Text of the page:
Milk $2.89...gas $2.00 gallon last week!!!

Discussion in 'Homesteading Questions' started by Cheri in NY, May 10, 2004.

  1. Cheri in NY

    Cheri in NY Well-Known Member

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    I didn't come home with nearly as many bags of groceries last week as I usually do for the same $. I only go every 2 weeks and cut and scrimp where I can. But this is getting foolish, when milk and gas are almost the same price. We can drink other things, I can make iced tea real cheap with tea bags. There is no substitute for gas in your car. It won't be any time soon getting the second car on the road at this rate. I make my own detergent, use cloth napkins, cloth for monthly cycles, free range the chickens, dry food for the cats, plant a big garden each year, raise chickens and turkeys for meat. Any other ideas for this one income family of 5?
     
  2. anniew

    anniew keep it simple and honest Supporter

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    While iced tea and soda may be cheaper than milk, they are
    damaging. They have caffeine in them, and they wash away
    calcium from your body which can be particularly bad for you as
    you are probably past the age when you are building calcium and '
    maybe on the downswing of loosing it, helping eventually to get
    to the stage of bone loss. Plus, those drinks aren't
    good for the children, either the caffeine or the sugar. They'd be
    better off drinking water when they are thirsty. The overall
    savings going from milk to iced tea is misleading. If you drop milk
    from your menu, be sure to include other calcium rich foods.
    Ann
     

  3. Milk isn't bad yet here, about 2.50 a gallon, which is normal. Still goes on sale sometimes, .99 for a 1/2 gallon. I have read of people mixing dry powered milk half and half with whole milk, and also skim milk. I cant attest for the tase, however. We don't drink it straight. I do use powered milk in most everything I cook(including mac n cheese) and we can't tell the difference. here's a short list of calcium rich foods I found. Its not a complete list, but something to get you started. HTH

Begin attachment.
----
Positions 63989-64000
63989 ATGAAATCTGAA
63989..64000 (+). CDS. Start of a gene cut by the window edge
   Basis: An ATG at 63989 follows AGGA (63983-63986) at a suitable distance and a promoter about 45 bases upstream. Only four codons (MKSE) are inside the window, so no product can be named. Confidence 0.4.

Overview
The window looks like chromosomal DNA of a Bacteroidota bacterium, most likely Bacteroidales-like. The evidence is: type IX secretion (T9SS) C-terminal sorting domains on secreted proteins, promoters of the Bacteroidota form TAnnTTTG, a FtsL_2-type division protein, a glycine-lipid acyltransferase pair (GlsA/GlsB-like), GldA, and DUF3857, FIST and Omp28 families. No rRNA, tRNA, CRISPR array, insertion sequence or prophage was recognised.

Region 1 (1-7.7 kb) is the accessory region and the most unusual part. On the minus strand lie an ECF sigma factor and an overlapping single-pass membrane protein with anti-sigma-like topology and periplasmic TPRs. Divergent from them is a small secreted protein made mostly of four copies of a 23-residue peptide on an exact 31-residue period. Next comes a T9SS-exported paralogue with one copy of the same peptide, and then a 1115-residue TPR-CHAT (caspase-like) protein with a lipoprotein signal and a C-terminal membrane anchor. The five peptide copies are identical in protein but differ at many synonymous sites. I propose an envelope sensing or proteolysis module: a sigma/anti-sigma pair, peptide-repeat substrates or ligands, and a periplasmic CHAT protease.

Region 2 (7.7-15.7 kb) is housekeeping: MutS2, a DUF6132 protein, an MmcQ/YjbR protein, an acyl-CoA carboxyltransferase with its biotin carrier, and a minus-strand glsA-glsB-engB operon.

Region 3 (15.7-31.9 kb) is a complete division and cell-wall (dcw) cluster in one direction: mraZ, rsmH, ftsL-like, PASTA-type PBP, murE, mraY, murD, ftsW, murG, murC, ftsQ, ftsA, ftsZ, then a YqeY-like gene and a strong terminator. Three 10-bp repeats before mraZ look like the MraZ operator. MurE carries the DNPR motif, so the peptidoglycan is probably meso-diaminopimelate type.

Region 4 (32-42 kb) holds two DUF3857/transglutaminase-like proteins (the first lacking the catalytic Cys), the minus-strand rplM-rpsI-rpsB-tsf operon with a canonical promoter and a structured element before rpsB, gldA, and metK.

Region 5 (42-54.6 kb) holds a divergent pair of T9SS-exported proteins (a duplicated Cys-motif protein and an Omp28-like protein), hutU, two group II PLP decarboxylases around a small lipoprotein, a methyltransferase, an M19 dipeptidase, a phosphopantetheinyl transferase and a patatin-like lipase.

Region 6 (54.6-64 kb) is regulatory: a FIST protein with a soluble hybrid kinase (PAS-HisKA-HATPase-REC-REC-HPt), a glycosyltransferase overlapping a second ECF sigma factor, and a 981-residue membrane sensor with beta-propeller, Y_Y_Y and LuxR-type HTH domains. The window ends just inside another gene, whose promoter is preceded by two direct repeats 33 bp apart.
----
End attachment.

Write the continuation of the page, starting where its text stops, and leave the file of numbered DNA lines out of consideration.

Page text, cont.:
http://www.afscme.org/wrkplace/osteo2.htm



    -----Almostthere
     
  4. elinor

    elinor Well-Known Member

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    Geez,....$2.50/$2.89, cheap compared to here in PA. Just went to the market, and for us, a gallon of 2% is $3.43 and 1/2 gallon of whole milk is $1.90.
    And 2 packages of butter (1lb each) is on sale for 2 for $6.00! And that's the store brand!. It's just terrible! And the farmers themselve get very little in return.
     
  5. chickflick

    chickflick Well-Known Member

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    I've been threatening myself with buying a buggy and training my horses to drive!!!

    Also,, you could check out the "keeper"; a cup to use monthly. Buy two, be done with the cloth and it's extra necessary washing and extra soap.

    Um.. (I know this one won't go over.. but HEY.. it's SAVING MONEY, okay?!!) Disconnect from montly internet fees. (WEEEEEELLLLLLL... If it's a matter of food on the table.... *feels the glares*) :eek:

    Barter w/ a nearby farmer for milk????
     
  6. Seems that bush has got the economy pumping.

    I don't know how young families can feed their kids properly.